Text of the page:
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These are also known as Waterpaints, Colourwash, etc. There are several different types of distemper, but all of them consist essentially of pigment such as whiting, lithopone, blanc fixe, etc., with a binder or fixative such as glue, casein, linseed oil or varnish. They are thinned with plain water or a special liquid sold as petrifying solution to make them ready for use. Correctly speaking, the term “distemper” should be applied only to those materials which have glue or gums as a binder, and whilst these are bound sufficiently not to rub off on the clothes, they are readily attacked by damp, and can be washed off with water.
Water paints or washable distemper is the correct name for those materials which have a binder such as linseed oil, casein or varnish, and as these binders are waterproof the finish can be washed when dirty. This does not mean, however, that they can be scrubbed like paint or enamel; only gentle rubbing with a sponge or soft cloth lightly moistened with water is required. Vigorous rubbing or excessive water will soften the film and spoil the surface.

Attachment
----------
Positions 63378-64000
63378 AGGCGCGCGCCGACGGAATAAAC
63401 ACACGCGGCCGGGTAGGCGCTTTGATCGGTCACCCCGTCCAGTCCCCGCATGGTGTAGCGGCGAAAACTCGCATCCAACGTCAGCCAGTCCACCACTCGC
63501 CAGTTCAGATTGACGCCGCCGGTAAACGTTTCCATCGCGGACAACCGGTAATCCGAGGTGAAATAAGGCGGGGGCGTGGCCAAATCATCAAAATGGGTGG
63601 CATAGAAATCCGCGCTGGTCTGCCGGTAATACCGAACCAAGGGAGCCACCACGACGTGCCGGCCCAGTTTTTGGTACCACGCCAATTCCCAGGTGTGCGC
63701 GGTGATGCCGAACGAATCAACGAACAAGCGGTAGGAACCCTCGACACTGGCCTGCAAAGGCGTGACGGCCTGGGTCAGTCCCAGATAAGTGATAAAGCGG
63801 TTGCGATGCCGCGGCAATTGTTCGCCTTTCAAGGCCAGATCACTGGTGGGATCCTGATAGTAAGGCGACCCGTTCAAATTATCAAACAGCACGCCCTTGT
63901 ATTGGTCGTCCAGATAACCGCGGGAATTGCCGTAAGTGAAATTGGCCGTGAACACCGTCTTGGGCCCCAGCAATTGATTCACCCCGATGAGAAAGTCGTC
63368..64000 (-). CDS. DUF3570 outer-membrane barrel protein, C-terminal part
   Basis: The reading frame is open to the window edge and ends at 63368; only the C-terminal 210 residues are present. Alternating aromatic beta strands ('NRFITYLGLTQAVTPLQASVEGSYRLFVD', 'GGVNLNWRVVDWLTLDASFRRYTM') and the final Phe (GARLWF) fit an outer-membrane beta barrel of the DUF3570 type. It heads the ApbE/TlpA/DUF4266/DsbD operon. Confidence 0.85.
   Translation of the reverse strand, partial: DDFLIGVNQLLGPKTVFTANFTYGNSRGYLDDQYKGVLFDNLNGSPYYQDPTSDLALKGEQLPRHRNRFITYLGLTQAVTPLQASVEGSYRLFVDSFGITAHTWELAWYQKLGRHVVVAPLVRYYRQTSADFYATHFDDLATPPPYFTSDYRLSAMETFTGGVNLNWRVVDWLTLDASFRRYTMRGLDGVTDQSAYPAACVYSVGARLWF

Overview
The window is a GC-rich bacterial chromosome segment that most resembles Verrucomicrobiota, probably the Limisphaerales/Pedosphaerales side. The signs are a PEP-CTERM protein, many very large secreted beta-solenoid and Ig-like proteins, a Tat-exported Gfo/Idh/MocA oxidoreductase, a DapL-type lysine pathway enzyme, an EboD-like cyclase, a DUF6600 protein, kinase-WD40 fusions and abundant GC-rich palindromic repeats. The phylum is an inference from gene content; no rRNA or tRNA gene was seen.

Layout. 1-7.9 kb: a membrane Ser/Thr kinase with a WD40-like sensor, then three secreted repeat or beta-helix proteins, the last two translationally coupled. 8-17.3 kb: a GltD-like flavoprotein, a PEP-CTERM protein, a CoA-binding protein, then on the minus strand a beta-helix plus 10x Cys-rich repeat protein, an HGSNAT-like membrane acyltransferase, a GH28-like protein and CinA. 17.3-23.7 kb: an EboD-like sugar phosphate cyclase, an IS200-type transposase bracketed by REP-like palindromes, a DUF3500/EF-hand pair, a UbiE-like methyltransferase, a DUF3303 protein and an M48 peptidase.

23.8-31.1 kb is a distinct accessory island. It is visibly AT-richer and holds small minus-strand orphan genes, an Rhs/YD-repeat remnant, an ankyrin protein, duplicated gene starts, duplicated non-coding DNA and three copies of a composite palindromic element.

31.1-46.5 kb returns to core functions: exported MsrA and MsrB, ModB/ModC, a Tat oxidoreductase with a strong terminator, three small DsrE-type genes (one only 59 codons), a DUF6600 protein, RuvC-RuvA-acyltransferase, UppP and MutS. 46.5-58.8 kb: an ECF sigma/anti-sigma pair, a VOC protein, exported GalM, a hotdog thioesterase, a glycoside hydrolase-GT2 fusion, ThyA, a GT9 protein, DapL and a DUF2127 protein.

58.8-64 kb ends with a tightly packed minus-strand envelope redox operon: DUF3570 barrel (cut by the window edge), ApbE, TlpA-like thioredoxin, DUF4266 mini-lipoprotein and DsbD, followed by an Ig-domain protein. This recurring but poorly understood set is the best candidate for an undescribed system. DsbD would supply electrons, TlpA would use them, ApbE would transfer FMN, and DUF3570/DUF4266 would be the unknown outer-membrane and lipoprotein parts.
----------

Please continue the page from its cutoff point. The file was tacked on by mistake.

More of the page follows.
Distempers can be purchased in two forms—dry powder and heavy paste form; the latter is a water/oil emulsion and consequently must be protected from freezing when stored or the emulsion will be broken and the material spoiled. A common mistake when mixing up distempers is to make them too thin; best results are obtained if the distemper is used in a “round” consistency, and with good brands no difficulty will be experienced in brushing out.
Two coats are usually required to make a solid finish, and from eight to twelve hours should be allowed between coats.